George Vancouver

(1757—1798) naval officer and hydrographer

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English navigator and explorer. He began his career in the Royal Navy as a midshipman when he served under Captain James Cook on his second and third voyages. He subsequently served in the West Indies, taking part in the victory of Lord Rodney (1719–92) over the French in the battle of the Saints in 1782.

In 1791 Vancouver was appointed to command an expedition to the north-west coast of America and on 1 April he sailed in HMS Discovery, a new ship of 530 tons, accompanied by the Chatham of 135 tons. Proceeding by way of the Cape of Good Hope and the south-west coast of Australia, where he discovered and surveyed King George Sound, he continued on to Dusky Bay, New Zealand, which he was the first to explore and survey, and arrived at Tahiti on 30 December.

After a stay of three weeks at Tahiti and a month at the Hawaiian Islands, the two ships sailed on to sight the Californian coast near Cape Mendocino on 18 April 1792 and then sailed northwards until reaching Juan de Fuca Strait. Passing through it, Vancouver entered and surveyed the island-studded water beyond, a deep inlet which he named Puget Sound after one of his officers aboard the Discovery. Continuing his survey, Vancouver discovered the insularity of the island that bears his name, and sailed down its western coast to Nootka Sound where, in accordance with his instructions, he accepted the cession of the territory by the Spanish who had occupied it since 1789.

After the midwinter months had been spent at Hawaii, exploration of the American coast was resumed in April 1793, the stretch between 35° N. and 56° N. being surveyed before the end of the year. During Vancouver's third stay in Hawaii, in January 1794, the Polynesian King Kamehameha formally ceded the island to the King of Great Britain; Vancouver accepted this, but the annexation appears never to have been officially ratified.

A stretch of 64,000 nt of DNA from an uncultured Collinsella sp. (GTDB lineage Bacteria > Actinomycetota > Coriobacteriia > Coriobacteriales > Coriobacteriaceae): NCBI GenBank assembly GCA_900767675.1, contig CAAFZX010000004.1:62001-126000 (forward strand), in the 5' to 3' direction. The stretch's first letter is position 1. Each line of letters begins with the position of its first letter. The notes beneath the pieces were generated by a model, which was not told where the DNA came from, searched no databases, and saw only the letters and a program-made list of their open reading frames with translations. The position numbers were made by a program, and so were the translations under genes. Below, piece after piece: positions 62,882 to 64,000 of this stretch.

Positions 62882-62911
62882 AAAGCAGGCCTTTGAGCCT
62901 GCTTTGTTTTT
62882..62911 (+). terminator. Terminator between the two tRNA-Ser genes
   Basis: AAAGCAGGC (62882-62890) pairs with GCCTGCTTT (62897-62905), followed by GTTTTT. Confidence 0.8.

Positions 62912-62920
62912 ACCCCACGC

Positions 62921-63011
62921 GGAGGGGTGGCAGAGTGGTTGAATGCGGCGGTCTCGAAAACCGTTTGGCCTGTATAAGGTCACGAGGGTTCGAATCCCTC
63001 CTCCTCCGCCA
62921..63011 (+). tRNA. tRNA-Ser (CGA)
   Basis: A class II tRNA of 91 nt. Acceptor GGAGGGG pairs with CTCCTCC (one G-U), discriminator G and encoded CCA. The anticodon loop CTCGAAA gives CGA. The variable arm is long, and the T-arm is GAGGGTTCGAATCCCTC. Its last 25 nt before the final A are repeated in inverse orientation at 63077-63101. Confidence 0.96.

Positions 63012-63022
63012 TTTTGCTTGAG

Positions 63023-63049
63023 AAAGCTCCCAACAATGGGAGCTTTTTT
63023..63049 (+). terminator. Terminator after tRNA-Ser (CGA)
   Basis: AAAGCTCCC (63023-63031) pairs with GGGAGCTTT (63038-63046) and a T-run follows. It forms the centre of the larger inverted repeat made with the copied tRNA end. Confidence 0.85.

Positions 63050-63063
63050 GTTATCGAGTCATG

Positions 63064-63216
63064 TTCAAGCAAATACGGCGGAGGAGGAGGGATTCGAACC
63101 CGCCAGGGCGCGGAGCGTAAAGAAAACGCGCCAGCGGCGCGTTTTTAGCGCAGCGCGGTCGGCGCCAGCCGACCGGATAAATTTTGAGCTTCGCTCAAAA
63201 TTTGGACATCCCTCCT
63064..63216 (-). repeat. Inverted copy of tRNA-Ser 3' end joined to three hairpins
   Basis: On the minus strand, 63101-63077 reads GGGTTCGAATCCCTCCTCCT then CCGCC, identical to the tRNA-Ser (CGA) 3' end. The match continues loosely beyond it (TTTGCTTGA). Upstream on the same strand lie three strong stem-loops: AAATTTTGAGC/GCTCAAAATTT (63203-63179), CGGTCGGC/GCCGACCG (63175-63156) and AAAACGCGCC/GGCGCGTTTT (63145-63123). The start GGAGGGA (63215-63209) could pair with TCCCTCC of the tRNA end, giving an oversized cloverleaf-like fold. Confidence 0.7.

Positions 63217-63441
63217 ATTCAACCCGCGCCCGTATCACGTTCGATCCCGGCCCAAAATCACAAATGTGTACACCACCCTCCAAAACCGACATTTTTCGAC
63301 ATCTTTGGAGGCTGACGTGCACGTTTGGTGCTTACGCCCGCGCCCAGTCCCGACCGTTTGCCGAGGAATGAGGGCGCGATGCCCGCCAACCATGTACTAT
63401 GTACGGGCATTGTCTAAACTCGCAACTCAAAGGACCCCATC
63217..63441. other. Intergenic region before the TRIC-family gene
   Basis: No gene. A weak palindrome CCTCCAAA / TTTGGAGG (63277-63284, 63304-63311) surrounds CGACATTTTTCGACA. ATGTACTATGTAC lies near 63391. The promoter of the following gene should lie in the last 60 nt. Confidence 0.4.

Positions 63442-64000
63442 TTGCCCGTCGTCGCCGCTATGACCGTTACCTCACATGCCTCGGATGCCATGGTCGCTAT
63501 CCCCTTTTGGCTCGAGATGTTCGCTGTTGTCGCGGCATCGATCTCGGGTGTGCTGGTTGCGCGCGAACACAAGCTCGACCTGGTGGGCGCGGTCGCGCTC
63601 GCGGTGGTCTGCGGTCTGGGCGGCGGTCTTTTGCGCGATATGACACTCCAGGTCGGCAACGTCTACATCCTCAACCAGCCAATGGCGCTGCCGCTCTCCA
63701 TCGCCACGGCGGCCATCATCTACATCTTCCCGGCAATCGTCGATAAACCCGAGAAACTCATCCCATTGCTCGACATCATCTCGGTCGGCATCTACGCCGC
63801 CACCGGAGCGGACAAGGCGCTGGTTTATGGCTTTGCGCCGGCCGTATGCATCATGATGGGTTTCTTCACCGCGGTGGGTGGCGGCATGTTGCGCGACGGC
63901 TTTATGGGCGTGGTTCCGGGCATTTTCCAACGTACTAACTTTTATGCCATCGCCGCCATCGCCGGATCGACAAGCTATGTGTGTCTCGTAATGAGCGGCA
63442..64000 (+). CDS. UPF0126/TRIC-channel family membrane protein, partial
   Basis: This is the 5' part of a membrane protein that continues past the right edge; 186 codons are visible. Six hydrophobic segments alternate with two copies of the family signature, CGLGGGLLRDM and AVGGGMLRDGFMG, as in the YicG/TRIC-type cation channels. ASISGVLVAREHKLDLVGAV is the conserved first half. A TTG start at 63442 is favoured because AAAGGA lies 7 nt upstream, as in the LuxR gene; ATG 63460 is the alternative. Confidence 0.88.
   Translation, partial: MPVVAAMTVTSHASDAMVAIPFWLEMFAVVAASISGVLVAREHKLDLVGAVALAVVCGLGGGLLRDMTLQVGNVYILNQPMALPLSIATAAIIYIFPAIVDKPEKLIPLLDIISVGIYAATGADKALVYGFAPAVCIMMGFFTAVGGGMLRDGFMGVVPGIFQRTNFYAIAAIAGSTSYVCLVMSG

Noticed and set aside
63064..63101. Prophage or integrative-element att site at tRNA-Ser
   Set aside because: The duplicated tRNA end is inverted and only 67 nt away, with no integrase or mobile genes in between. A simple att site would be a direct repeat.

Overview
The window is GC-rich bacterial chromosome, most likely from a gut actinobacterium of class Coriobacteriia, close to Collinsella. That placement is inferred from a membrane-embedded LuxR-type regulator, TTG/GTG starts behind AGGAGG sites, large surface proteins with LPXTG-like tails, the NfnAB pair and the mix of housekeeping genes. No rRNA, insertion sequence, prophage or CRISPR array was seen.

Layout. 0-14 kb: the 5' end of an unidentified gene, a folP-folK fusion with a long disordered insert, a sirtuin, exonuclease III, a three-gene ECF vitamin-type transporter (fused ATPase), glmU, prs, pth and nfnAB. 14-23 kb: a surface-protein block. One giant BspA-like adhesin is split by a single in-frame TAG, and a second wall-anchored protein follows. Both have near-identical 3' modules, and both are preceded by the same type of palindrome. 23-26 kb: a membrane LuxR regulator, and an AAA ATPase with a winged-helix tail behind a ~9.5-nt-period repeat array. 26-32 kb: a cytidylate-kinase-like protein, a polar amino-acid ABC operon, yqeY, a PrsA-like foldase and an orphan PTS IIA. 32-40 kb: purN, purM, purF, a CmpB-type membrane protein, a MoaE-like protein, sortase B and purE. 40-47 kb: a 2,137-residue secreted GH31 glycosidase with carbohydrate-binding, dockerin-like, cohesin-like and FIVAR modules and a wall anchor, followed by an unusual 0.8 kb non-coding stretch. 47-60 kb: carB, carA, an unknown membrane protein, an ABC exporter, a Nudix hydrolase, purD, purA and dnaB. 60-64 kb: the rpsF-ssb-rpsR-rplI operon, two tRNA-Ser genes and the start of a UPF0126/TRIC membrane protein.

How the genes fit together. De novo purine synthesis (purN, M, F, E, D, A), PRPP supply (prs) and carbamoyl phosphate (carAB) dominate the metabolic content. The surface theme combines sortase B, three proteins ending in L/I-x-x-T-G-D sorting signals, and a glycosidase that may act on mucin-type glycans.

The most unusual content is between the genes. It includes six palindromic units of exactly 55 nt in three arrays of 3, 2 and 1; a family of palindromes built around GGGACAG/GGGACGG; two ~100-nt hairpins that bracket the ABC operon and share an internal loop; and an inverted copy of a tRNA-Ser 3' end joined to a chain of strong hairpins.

In March 1794, the expedition, having completed a survey of the other islands of the Hawaiian group, sailed north again to survey Cook's Inlet and Prince William Sound in Alaska, proving that the former was not a river estuary as had been surmised. Further surveys southwards down the coast were made to connect with the work of the preceding year, after which the two ships steered for home via Cape Horn, visiting, among other places, Valparaiso, where it was necessary to stay some weeks to make repairs. Both ships finally reached the Thames in October 1795.

Though Vancouver lacked Cook's humanity and acquired a reputation for harsh and even brutal disciplinary methods, he was otherwise a worthy disciple of the great navigator. His surveys were of a very high standard; and though there was one short outbreak of scurvy during the voyage, the expedition lost only six men, all killed in accidents, during the four years and nine months it was away. See also exploration by sea.Anderson, B., Surveyor of the Sea (1960).

Subjects: Maritime History.

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